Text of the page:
13. 13.
    Lee J, Pena MM, Nose Y, Thiele DJ (2002) Biochemical characterization of the human copper transporter Ctr1. J Biol Chem 277:4380–4387PubMedGoogle Scholar
  14. 14.
    Klomp AE, Tops BB, Van Denberg IE, Berger R, Klomp LW (2002) Biochemical characterization and subcellular localization of human copper transporter 1 (hCTR1). Biochem J 364:497–505CrossRefPubMedGoogle Scholar
  15. 15.
    Pena MM, Puig S, Thiele DJ (2000) Characterization of the Saccharomyces cerevisiae high-affinity copper transporter Ctr3. J Biol Chem 275:33244–33251CrossRefPubMedGoogle Scholar
  16. 16.
    Portnoy ME, Schmidt PJ, Rogers RS, Culotta VC (2001) Metal transporters that contribute copper to metallochaperones in Saccharomyces cerevisiae. Mol Genet Genome 265:873–882CrossRefGoogle Scholar
  17. 17.
    Bellemare DR, Shaner L, Morano KA, Beaudoin J, Langlois R, Labbe S (2002) Ctr6, a vacuolar membrane copper transporter in Schizosaccharomyces pombe. J Biol Chem 277:46676–46686CrossRefPubMedGoogle Scholar
  18. 18.
    Kuo YM, Zhou B, Cosco D, Gitschier J (2001) The copper transporter CTR1 provides an essential function in mammalian embryonic development. Proc Natl Acad Sci USA 98:6836–6841CrossRefPubMedGoogle Scholar
  19. 19.
    Lee J, Prohaska JR, Thiele DJ (2001) Essential role for mammalian copper transporter Ctr1 in copper homeostasis and embryonic development. Proc Natl Acad Sci USA 98:6842–6847CrossRefPubMedGoogle Scholar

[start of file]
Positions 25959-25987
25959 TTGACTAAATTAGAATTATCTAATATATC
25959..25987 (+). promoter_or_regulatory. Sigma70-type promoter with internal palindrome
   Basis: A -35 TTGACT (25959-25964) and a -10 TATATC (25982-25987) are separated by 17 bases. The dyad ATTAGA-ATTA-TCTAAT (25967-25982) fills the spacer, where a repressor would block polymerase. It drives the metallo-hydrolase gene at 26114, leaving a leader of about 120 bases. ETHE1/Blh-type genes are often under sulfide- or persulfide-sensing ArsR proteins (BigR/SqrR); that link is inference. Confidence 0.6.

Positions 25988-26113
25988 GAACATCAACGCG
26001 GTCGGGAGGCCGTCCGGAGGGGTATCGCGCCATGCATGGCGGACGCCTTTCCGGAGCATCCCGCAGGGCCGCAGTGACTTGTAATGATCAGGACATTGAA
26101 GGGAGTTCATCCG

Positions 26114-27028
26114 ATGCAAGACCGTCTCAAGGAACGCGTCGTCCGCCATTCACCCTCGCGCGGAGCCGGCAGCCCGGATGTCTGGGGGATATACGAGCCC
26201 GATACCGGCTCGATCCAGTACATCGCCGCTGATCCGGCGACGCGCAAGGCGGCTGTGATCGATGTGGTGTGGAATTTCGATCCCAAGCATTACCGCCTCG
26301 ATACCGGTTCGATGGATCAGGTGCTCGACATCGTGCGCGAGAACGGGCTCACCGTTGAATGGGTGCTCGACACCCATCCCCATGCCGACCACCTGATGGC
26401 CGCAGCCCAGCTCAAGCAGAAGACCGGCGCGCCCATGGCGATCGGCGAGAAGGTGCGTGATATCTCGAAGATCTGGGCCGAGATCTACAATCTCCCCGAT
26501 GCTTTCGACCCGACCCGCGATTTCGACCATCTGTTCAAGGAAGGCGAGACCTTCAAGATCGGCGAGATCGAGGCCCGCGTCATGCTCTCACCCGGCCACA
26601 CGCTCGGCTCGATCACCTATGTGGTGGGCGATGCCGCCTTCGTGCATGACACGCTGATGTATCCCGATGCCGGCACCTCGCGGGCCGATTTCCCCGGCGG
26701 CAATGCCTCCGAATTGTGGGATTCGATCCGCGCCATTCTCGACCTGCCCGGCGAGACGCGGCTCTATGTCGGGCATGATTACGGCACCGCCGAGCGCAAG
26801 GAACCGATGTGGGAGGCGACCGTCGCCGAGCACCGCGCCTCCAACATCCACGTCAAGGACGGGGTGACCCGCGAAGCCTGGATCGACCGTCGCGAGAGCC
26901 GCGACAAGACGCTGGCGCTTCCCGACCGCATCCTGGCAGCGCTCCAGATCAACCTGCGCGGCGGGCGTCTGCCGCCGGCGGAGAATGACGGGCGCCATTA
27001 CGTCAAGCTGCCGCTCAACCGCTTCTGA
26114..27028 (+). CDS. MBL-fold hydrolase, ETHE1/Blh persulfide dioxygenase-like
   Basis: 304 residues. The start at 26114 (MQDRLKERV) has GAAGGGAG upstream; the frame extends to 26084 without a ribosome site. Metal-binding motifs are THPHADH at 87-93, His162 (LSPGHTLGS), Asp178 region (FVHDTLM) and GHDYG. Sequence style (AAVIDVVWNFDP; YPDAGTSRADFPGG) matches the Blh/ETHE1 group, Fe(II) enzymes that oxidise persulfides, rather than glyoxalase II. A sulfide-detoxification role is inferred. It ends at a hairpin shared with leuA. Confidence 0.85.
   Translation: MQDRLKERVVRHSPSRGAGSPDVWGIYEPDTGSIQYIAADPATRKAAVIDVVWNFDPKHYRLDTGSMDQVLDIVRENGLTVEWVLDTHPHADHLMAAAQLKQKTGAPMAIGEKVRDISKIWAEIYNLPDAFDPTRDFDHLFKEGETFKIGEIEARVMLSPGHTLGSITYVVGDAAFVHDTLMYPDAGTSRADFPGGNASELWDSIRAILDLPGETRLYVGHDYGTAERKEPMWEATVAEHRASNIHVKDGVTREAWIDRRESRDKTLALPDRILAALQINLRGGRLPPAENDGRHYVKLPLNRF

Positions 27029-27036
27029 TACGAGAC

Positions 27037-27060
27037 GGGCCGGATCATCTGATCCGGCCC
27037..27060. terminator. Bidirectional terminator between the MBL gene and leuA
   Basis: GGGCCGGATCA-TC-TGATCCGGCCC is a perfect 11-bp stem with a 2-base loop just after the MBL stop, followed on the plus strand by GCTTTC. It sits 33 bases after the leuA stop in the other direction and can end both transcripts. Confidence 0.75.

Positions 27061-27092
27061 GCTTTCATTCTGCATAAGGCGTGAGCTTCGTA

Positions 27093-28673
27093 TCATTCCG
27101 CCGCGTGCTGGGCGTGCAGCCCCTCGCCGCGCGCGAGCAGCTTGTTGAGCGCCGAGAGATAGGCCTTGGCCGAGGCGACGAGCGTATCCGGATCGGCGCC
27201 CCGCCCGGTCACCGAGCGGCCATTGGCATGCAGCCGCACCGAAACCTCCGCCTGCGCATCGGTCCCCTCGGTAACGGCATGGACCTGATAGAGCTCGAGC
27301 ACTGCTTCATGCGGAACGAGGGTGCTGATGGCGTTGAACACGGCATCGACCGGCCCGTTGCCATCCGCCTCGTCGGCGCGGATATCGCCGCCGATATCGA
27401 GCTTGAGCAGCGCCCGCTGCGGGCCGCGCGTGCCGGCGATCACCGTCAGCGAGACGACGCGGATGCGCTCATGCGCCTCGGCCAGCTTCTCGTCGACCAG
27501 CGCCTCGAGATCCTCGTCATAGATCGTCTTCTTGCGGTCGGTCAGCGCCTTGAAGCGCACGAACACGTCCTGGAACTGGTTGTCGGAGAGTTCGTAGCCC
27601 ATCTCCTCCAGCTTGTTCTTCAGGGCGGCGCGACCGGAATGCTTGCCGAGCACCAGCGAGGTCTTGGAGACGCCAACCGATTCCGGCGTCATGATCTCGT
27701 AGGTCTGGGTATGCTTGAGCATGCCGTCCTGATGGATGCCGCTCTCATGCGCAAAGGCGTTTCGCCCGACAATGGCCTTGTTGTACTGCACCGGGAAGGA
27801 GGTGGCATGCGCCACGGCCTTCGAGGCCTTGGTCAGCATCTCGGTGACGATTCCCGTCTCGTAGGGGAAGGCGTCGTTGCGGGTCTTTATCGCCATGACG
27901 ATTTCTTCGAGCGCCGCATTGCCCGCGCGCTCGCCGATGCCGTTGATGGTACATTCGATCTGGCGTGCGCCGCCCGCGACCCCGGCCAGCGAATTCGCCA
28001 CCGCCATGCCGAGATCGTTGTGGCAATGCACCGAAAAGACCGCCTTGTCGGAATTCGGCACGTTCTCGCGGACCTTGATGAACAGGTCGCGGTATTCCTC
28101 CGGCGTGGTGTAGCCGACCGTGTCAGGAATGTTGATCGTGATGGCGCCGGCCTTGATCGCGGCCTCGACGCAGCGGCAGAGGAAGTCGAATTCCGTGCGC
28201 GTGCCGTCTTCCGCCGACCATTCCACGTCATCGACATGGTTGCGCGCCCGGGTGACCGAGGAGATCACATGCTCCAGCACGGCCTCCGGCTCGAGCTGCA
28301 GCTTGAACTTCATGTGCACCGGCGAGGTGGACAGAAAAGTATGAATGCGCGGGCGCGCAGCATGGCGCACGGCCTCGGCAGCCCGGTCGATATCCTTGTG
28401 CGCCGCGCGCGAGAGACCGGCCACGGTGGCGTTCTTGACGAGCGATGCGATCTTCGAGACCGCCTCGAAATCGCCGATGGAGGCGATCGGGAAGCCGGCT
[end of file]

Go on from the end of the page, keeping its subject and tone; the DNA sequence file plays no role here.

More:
20. 20.
    Lee J, Petris MJ, Thiele DJ (2002) Characterization of mouse embryonic cells deficient in the Ctr1 high-affinity copper transporter. Identification of a Ctr1-independent copper transport system. J Biol Chem 277:40253–40259CrossRefPubMedGoogle Scholar
  21. 21.
    Huffman DL, O'Halloran TV (2001) Function, structure, and mechanism of intracellular copper trafficking proteins. Annu Rev Biochem 70:677–701Google Scholar
  22. 22.
    Fleming MD, Romano MA, Su MA, Garrick LM, Garrick MD, Andrews NC (1998) Nramp2 is mutated in the anemic Belgrade (b) rat: evidence of a role for Nramp2 in endosomal iron transport. Proc Natl Acad Sci USA 95:1148–1153CrossRefPubMedGoogle Scholar
  23. 23.
    Fleming MD, Trenor CC III, Su MA, Foernzler D, Beier DR, Dietrich WF, Andrews NC (1997) Microcytic anaemia mice have a mutation in Nramp2, a candidate iron transporter gene. Nat Genet 16:383–386PubMedGoogle Scholar
  24. 24.
    Gunshin H, Mackenzie B, Berger UV, Gunshin Y, Romero MF, Boron WF, Nussberger S, Gollan JL, Hediger MA (1997) Cloning and characterization of a mammalian proton-coupled metal-ion transporter. Nature 388:482–488CrossRefPubMedGoogle Scholar
  25. 25.
    Petris MJ, Smith K, Lee J, Thiele DJ (2003) Copper-stimulated endocytosis and degradation of the human copper transporter, hCtr1. J Biol Chem 278:9639–9646CrossRefPubMedGoogle Scholar
  26. 26.
    Ooi CE, Rabinowich E, Dancis A, Bonifacino JS, Klausner RD (1996) Copper-dependent degradation of the Saccharomyces cerevisiae plasma membrane copper transporter Ctr1p in the apparent absence of endocytosis. EMBO J 15:3515–3523PubMedGoogle Scholar
  27. 27.
    Sullivan AL, Grasso JA, Weintraub LR (1976) Micropinocytosis of transferrin by developing red cells: an electron-microscopic study utilizing ferritin-conjugated transferrin and ferritin-conjugated antibodies to transferrin. Blood 47:133–143PubMedGoogle Scholar

Copyright information

© Springer-Verlag  2004

Authors and Affiliations

  1. 1.Department of Nutritional SciencesUniversity of Missouri-ColumbiaColumbiaUSA

Personalised recommendations